The line of succession to the Danish throne – Royal Central

Steen Brogaard, Kongehuset ©

The Danish line of succession is relatively short compared to its British counterpart, with only 11 royals eligible to inherit the throne.

The current laws that govern succession were adopted in 1953 and is limited to the descendants of King Christian X. Since 2009, Denmark abides by absolute primogeniture.

An heir to the throne will lose their place in the line of succession by not getting permission to marry from the monarch and Council of State. Children born to unwed parents are ineligible, as are their descendants. If no heirs remain in the line of succession, the Council of State can elect a monarch and create a new line of succession.

The current monarch is Queen Margrethe II, and the line of succession to follow her on the throne is as follows:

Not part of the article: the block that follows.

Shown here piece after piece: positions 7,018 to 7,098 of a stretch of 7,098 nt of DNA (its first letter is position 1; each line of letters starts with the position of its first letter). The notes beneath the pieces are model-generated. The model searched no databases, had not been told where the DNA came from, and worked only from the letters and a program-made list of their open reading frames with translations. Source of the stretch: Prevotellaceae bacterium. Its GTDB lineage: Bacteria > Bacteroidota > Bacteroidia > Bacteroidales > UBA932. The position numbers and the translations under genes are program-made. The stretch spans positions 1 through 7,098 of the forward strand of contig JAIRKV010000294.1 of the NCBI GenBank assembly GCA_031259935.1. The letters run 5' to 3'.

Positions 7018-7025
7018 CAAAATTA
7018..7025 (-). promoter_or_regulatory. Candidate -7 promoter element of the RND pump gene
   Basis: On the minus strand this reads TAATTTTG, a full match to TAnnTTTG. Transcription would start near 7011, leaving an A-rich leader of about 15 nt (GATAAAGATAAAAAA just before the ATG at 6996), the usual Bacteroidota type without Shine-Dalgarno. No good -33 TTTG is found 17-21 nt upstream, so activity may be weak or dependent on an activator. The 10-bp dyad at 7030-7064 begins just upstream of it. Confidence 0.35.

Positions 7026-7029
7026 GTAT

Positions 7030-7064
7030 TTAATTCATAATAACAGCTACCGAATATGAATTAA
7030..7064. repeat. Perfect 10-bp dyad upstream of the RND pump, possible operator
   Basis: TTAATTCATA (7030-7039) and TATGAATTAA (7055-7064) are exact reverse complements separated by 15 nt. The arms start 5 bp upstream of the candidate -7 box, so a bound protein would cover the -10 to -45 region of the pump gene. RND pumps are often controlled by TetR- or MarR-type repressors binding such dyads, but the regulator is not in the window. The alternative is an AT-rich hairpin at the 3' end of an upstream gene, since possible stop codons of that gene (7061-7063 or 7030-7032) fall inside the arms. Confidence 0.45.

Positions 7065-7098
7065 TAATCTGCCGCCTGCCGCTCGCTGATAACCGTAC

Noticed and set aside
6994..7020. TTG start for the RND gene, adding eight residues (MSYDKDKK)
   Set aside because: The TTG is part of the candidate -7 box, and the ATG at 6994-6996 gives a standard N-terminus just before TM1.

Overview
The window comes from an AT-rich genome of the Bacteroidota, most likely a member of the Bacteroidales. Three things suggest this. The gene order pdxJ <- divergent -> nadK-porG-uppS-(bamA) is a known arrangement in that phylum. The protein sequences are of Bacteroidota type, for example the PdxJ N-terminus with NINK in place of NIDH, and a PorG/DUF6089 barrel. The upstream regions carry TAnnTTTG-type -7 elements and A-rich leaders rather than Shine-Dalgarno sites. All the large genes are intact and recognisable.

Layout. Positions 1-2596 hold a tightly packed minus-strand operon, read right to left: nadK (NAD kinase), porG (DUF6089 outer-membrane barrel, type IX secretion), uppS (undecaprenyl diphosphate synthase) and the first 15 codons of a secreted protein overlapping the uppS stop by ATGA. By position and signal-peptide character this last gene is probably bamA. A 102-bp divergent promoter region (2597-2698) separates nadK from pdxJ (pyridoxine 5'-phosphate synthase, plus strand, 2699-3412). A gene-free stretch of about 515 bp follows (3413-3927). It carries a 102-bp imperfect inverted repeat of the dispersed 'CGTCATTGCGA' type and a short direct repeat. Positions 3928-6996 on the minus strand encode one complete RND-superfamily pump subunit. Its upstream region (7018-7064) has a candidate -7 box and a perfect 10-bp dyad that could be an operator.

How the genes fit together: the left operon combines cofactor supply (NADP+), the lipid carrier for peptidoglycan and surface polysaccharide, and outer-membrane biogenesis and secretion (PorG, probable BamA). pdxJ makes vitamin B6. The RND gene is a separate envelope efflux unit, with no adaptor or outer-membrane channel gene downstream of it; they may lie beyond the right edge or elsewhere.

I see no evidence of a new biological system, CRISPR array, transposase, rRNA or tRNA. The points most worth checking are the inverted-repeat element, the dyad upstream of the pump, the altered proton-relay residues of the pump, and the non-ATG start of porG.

1. Crown Prince Frederik
  2. Prince Christian
  3. Princess Isabella
  4. Prince Vincent
  5. Princess Josephine
  6. Prince Joachim
  7. Count Nikolai
  8. Count Felix
  9. Count Henrik
  10. Countess Athena
  11. Princess Benedikte

Upon Princess Bendikte’s marriage, the Council of State said her children would have to be raised in Denmark during their mandatory education years to be able to be in the line of succession; they did not do this and are not in the line of succession. Margrethe’s other sister, Anne-Marie, renounced her rights to the throne and the rights of her descendants upon her marriage to King Constantine of Greece, as her children were in the direct line of succession to another monarchy.

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